Producer Profile: Indigo Valley Lamb

21 December 2021

Tell us about Indigo Valley lamb; how did it start?Suse: It started out as one of my big (crazy) ideas! We always wanted to own a business together, and we had an absolute passion for lamb (asides from wine, as we had been working in the wine industry). We were looking for a new challenge, something that we could build together. Paul: Ironically, Suse never liked lamb; she couldn't stand the thought of eating lamb before we met. Suse: And then Paul was in a sheep venture with Nick at All Saints Estate, and I tried their lamb and thought it was beautiful. Paul: She started by trying a rack and then thought, oh, that's all right, and then it was chops, then the leg. And now it's anything lamb, including snags [laughs]!

What makes your lamb so sought after?Paul: It's partly in the breeding; the South African Meat Merinos that we use as the paternal, the ram, is probably slightly different. But the main one would be how we handle it; they're a little bit slower growing. Many commercial operations produce lambs very quickly, which means they don’t have time to develop that flavour. It's also how we handle the animals; it's nice and quiet here; they're happy sheep that taste good! Suse: It's also about minimising the stress in the lead up to the butchering, making sure that the process is quick, as this also affects the tenderness of the meat.

What do you think is the most underrated lamb cut?Suse: We've had a lot of joy with lamb rump steaks because they're quick and easy to cook on a barbeque; they're not familiar to most, and they are gorgeously tender. And because our lamb is so fresh it has lots of gorgeous flavours. Racks, of course, are unbelievable but they're a more well-known cut. And the shoulder, cooked low and slow. It’s also delicious cold the next day in a lamb-wich!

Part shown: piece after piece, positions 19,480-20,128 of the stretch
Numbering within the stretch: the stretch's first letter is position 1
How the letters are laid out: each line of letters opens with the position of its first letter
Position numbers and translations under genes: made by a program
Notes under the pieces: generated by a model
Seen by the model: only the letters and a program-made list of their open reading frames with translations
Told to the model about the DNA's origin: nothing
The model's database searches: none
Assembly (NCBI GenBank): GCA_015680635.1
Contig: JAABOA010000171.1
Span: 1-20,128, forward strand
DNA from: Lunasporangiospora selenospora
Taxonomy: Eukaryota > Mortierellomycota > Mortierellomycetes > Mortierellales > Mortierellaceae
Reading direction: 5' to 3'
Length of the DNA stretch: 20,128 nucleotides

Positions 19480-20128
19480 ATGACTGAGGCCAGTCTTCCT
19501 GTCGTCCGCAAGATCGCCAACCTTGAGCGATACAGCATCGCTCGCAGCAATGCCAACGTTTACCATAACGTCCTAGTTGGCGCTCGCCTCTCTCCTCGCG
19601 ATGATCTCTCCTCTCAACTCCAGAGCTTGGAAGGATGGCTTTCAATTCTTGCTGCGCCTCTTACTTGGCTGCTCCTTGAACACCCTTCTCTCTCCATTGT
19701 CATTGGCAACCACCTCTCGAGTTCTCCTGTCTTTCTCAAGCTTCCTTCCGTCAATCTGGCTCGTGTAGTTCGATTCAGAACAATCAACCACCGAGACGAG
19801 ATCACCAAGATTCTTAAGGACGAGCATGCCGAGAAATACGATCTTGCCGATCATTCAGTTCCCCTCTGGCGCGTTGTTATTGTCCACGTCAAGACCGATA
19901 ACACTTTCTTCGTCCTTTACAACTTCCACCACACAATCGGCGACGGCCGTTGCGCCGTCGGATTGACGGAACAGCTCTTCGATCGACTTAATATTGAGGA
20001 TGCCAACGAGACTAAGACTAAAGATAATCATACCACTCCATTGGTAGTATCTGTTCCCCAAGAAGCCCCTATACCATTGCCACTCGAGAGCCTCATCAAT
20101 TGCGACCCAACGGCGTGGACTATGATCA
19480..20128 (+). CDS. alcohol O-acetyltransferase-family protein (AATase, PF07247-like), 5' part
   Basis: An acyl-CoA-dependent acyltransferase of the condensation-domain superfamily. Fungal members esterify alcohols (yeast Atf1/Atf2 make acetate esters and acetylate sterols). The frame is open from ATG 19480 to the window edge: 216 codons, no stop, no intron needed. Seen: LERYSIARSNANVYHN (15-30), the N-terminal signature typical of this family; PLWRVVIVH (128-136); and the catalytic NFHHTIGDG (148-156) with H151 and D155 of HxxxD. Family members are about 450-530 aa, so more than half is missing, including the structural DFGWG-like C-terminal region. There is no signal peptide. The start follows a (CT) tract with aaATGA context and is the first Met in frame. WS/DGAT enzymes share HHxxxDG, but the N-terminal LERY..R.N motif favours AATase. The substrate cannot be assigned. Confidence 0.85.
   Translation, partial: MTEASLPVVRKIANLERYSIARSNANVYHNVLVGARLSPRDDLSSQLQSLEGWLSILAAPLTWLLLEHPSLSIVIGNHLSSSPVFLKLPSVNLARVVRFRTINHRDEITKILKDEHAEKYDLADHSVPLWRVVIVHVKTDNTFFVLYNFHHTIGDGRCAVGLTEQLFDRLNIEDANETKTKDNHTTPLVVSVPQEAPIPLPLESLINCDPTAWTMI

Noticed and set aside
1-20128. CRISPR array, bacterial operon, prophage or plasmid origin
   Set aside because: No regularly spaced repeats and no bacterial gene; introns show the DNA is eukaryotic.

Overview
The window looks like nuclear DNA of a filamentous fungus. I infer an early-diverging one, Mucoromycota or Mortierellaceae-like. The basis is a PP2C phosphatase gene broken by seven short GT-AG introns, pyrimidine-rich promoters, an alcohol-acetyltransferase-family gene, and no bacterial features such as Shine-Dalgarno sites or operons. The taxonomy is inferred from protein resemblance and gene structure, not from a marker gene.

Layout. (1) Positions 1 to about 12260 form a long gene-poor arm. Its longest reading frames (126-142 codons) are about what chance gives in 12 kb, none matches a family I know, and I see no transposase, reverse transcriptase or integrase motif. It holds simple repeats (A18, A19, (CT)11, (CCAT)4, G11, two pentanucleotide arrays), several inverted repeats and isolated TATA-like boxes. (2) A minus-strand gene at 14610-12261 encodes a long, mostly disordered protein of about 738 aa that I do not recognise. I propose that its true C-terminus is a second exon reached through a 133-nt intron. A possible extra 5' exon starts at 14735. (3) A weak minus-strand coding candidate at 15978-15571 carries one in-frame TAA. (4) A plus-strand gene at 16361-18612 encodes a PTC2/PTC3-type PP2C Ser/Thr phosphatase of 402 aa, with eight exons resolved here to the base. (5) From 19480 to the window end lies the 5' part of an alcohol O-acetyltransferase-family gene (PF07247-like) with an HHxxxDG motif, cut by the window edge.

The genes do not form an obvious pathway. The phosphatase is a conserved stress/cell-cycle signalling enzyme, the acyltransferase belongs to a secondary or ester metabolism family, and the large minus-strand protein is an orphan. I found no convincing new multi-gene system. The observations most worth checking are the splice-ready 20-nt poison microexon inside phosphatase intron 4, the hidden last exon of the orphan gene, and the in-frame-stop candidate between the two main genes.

Any recipe tips for lamb as part of a Christmas spread?Paul: Butterfly a lamb leg rubbed with rosemary, salt, paprika, cumin and then cook medium rare on a barbeque. Suse: The great thing about a barbeque; you're outside; you don’t get that oven heat in the house. And of course, you have that lovely smell from the barbeque; it gets everyone very excited. It's also delicious cold the next day.

What do you serve with your lamb?Suse: When we're keeping it casual, we serve the lamb souvlaki-style, with homemade flatbreads, tzatziki, and a greek salad for family, friends and kids. Or try fattoush, a lebanese salad with fried bread, tomato, and cucumber. If you're doing a shoulder slow cooked in the barbeque, cous cous and roast vegetable salad is quite lovely. Paul: In winter, peas. We can't help ourselves; lamb and peas are a match made in heaven every time!

What do you love most about Rutherglen?Suse: It's the genuine nature of people, and, family wineries is what Rutherglen is renowned for and all those generations, that history. But it's also the warmth and the friendly welcome that everyone provides. Paul: It's also a beautiful part of the world; it has genuine seasonal changes, summer, autumn, winter, spring; they're defined. It's close to the river, close to the snow, and of course great wine!

What is the most rewarding thing about your job?Suse: Being with the lambs and the sheep every day. They're like our babies, probably more for me than for Paul [laughs]. You provide a lot of love and care, and they all have different personalities, which is quite interesting. And the feedback we receive from people, so people who send us photos and tell us how good it is, even many months later. People remember it. Paul: This elevates what we do from being a commodity product to something special, shared around a table with friends and family; I guess it's like wine in that way, it brings joy, and it brings people together.

Indigo Valley lamb is featured on the menu at Terrace Restaurant, open for lunch Thursday – Sunday at All Saints Estate. Book lunchhere.